In September, Yang posted to Facebook this fantastic story about how she got Aziz Ansari to bring her milk and cookies on a plane. In short: Her boyfriend just dumped her. She’s nervous. She spots Ansari, one of her career idols, as she’s walking through business class, then when she gets to her seat, she hand-writes him a three-page letter. When he offers to connect her with a casting director, she forgets to get his contact info. At the end of her post, she writes, “I would’ve never met Aziz and ate his cookies and milk if my boyfriend didn’t break up with me AND if I wasn’t the assertive go-getting comedy hustler that was the ’cause’ of our breakup.” Yang’s story about asking for what she wants is the anthem we all need. No one will know what you want in life if you never ask for it, if you never take risks.
Stand-up comedy, in itself, is risky. When comedians get on stage with material they’ve been crafting for weeks, they have no guarantee it will work. They can easily bomb on stage in front of a live audience. But Yang’s frankness and badassery is what makes me sit up straighter when I watch her work. I’ll never forget reading Yang’s poignant story for the Tumblr blog “I Believe You. It’s Not Your Fault,” about the time a boy lifted up her skirt as a kid and her mom said, “Don’t get upset over this. Nothing happened. It’s nothing.” I wanted to hug young Jenny who was all of us, children of immigrants, who had to navigate bullying and racism on our own. Our parents didn’t understand what we were going through and weren’t equipped to deal with our big emotions. To have someone write so eloquently and honestly is to see a mirror of my own experience.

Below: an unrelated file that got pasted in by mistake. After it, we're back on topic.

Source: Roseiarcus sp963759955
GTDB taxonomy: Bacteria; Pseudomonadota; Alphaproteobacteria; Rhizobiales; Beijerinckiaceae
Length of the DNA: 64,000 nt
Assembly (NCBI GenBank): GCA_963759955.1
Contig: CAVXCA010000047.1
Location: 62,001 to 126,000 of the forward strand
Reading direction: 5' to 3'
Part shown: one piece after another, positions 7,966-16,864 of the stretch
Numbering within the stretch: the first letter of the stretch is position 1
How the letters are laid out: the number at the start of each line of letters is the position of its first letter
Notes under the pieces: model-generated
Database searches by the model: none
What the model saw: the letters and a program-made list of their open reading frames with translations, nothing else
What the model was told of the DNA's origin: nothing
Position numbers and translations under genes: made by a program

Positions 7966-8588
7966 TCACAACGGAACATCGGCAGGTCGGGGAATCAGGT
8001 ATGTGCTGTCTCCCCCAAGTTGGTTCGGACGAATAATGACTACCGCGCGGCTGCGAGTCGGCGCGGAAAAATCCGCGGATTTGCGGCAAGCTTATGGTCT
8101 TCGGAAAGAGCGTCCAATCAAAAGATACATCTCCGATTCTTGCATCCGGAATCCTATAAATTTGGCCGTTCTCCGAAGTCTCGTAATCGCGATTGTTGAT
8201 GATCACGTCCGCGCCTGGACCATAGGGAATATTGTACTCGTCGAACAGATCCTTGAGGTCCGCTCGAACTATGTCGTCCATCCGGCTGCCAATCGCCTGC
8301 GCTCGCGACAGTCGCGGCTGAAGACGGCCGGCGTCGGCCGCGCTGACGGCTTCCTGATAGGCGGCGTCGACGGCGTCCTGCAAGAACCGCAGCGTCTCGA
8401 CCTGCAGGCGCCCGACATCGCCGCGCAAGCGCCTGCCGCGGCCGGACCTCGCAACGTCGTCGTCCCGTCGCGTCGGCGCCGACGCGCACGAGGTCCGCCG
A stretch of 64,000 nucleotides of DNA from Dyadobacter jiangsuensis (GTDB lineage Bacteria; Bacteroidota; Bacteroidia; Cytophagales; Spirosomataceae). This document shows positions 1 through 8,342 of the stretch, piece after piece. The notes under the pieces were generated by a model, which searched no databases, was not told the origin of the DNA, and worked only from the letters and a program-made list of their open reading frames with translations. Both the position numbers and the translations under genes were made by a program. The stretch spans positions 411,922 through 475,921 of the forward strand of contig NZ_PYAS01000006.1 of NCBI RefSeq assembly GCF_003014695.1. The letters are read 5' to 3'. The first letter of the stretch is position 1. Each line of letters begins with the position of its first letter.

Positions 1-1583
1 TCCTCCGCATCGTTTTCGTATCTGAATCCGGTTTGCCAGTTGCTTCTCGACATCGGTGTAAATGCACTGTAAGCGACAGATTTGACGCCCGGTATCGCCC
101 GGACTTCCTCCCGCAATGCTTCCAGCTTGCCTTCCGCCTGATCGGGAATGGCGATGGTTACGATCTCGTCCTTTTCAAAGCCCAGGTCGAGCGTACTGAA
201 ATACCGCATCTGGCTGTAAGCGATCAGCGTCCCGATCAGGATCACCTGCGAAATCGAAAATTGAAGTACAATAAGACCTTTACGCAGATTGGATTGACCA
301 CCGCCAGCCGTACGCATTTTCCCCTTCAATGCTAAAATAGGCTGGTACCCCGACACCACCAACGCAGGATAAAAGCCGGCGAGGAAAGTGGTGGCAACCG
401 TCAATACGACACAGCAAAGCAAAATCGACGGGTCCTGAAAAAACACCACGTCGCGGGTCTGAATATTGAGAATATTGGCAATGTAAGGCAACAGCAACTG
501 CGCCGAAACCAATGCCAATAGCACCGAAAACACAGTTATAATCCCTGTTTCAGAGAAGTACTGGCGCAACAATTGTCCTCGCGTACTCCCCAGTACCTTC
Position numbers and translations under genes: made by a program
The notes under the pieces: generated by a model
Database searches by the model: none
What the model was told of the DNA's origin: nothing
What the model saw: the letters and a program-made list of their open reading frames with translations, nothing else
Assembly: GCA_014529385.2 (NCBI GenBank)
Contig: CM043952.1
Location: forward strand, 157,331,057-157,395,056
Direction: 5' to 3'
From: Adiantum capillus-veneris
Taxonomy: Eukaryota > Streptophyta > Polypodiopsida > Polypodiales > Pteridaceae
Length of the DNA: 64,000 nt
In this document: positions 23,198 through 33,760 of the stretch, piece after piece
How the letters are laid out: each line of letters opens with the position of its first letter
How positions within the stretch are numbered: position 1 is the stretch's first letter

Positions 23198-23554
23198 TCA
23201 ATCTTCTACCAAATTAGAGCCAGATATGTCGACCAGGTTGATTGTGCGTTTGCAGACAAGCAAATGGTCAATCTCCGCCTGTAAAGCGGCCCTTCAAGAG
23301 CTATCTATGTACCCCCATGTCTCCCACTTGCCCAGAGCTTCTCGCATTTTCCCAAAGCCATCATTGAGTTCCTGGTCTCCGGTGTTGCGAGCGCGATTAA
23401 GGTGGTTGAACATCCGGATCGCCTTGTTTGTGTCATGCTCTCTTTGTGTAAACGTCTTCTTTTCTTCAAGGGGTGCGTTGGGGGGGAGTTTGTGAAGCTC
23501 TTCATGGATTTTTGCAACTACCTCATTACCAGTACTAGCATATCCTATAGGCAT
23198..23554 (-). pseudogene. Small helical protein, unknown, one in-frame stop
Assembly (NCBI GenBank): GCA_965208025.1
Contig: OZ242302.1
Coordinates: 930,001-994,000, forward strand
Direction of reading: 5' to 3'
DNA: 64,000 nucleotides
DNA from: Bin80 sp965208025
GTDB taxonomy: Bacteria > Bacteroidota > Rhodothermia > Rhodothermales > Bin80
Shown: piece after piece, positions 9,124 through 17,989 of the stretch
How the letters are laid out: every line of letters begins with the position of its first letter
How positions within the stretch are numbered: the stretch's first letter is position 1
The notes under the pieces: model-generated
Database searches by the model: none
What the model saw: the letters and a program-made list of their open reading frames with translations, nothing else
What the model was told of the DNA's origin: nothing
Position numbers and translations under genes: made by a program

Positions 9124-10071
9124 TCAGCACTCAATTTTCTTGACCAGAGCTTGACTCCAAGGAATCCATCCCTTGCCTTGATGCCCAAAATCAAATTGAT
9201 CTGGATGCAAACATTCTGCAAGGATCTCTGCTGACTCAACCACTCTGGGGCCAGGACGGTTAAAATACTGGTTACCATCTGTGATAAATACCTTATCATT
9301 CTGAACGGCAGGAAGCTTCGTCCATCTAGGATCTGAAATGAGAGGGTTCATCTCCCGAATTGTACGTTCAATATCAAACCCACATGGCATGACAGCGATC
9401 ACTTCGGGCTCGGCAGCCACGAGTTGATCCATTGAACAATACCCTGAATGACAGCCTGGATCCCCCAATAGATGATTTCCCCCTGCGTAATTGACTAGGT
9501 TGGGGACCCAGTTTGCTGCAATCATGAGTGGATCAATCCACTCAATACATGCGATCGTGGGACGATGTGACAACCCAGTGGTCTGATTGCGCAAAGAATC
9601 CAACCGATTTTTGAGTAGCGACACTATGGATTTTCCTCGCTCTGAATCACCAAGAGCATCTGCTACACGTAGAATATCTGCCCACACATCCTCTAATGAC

As children of immigrants who became writers and artists, Jenny and I aren’t living the lives our parents envisioned for us when they came to America. They wanted us to follow prestigious careers as lawyers or doctors. They wanted better for us than what they had.
In May 2016, Yang was invited to the White House and honored as a White House Champion of Change for Asian American and Pacific Islander Art and Storytelling. She joined 10 other artists and storytellers, including award-winning children’s book author and illustrator Grace Lin, who incorporates Chinese folklore into her work, and podcaster Tanzila “Taz” Ahmed, co-host of “Good Muslim, Bad Muslim,” who dispels myths about the American Muslim experience.
While not every stand-up comedian gets to the shake the president’s hand, Yang had a rare opportunity to represent her family and community and show that the arts are important and vital to our culture.
Women like Yang who bravely follow passion have led us to better places. We are representing our culture through our words. We are ushering in the next generation to believe that they can be writers, actresses, and activists, or whatever they damn well please.